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Nonprintable ASCII Characters And Your Data

Dave Mason - SQL Server - ASCII

The ASCII character set is comprised of 128 characters. Many of them are nonprintable. When those characters appear within your data, it can get a little confusing. Especially when querying the data with SSMS, or outputting it to a file, or... Well, you get the idea.

The specific ASCII codes that are nonprintable are the ones from 0 to 31 and 127. We can "see" what those characters look like a few different ways with SSMS. Here is a query to run:

;WITH NonPrintableAsciiCodes AS
SELECT 127 AS IntCode
SELECT IntCode + 1
FROM NonPrintableAsciiCodes
WHERE IntCode < 31
CHAR(IntCode) CharValue,
'%' + CHAR(IntCode) + '%' EnclosedChar,
'%' + RTRIM(CHAR(IntCode)) + '%' EnclosedTrimmedChar
FROM NonPrintableAsciiCodes

Below is the query result with output results to grid in SSMS (CTRL + D). The first column shows the integer code of the ASCII character. The second column attempts to show the actual ASCII character. The third column shows the ASCII character enclosed in a percent % character. The last column attempts to "trim" the ASCII character, also enclosed in a percent % character: this demonstrates that what may appear to be a space character really isn't one.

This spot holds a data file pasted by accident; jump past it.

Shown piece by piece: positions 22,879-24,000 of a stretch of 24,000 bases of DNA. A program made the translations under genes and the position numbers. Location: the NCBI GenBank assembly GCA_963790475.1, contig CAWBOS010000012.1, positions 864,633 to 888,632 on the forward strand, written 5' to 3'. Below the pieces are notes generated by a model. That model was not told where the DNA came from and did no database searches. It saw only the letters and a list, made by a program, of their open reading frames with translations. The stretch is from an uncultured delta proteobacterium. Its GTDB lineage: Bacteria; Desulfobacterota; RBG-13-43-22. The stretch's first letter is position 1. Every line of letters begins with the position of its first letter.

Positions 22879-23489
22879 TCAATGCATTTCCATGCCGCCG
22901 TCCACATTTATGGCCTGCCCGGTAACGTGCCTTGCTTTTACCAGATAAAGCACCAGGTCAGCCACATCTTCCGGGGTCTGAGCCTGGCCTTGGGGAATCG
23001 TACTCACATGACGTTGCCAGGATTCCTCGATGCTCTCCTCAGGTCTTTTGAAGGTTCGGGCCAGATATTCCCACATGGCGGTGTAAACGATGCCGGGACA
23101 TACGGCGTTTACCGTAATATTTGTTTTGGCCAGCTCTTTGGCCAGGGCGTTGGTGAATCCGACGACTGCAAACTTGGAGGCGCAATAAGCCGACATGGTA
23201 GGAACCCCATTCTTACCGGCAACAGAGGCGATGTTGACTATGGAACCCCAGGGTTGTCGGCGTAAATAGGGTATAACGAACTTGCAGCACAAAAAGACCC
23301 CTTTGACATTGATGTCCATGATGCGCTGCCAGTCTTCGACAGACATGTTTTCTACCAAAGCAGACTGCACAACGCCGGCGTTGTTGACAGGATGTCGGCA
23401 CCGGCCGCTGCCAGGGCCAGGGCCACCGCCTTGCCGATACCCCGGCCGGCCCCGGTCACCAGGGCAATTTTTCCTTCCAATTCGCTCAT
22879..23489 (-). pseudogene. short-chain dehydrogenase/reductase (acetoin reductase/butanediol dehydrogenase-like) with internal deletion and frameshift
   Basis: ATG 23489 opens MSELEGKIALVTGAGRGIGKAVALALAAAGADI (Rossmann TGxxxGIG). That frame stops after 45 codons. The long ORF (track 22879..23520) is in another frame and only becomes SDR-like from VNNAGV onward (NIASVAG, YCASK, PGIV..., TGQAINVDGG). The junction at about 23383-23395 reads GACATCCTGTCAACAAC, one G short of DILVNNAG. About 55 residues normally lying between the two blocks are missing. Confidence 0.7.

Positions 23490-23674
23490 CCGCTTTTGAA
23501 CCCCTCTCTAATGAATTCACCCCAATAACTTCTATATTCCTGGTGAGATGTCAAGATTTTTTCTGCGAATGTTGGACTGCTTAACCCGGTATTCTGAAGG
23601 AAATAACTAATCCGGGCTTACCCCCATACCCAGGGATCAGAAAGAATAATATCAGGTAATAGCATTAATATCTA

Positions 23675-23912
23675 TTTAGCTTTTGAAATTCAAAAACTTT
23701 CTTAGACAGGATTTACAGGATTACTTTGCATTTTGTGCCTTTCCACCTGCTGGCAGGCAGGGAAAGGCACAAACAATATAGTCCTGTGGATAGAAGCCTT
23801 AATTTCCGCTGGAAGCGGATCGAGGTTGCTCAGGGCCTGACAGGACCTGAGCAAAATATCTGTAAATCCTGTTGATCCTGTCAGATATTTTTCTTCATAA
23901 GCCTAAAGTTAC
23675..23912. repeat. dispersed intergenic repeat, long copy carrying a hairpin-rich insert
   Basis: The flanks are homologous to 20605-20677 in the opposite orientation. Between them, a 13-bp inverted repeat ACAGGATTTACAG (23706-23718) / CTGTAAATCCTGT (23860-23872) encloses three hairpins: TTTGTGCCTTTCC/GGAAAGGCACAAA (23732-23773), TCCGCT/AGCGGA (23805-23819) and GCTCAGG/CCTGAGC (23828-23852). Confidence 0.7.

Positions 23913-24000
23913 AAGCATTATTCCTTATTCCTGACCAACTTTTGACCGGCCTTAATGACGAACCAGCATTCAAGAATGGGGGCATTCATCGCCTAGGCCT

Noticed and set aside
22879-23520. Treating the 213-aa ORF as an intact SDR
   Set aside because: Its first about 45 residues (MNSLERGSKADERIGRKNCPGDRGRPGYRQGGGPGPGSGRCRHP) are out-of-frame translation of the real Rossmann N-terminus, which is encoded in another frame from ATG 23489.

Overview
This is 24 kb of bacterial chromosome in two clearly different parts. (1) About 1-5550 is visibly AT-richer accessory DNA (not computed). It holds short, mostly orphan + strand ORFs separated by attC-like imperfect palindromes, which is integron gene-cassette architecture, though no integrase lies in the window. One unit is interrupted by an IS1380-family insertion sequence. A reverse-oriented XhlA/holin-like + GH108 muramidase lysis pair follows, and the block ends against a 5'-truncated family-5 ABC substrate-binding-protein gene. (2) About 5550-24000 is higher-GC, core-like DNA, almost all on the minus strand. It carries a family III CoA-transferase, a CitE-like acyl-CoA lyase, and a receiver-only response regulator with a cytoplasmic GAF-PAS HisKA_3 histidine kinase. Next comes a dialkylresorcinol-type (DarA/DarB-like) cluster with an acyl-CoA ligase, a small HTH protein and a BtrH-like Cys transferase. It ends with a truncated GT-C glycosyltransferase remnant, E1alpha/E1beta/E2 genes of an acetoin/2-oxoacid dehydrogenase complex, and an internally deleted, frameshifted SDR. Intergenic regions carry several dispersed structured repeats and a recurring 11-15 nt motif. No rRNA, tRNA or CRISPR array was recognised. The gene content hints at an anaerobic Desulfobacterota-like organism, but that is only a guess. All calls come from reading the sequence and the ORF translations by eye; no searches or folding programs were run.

Here is the same query result, this time with SSMS results to text (CTRL + T). Notice the integer code 9 is significantly out of alignment with the others, while integer codes 10 and 13 spill onto multiple lines:

Integer codes 9, 10, and 13 correspond to Tab, Line Feed, and Carriage Return characters respectively. If I encounter them within SQL Server data, I generally leave those intact. Although it's fair to question why formatting characters are stored in a relational database. If any of the other nonprintable characters are discovered, I find those are usually accidental outliers. Those can be replaced, usually with a single space character or an empty string '', depending on the data.

Be wary of nonprintable characters in your data. They can be really deceptive.


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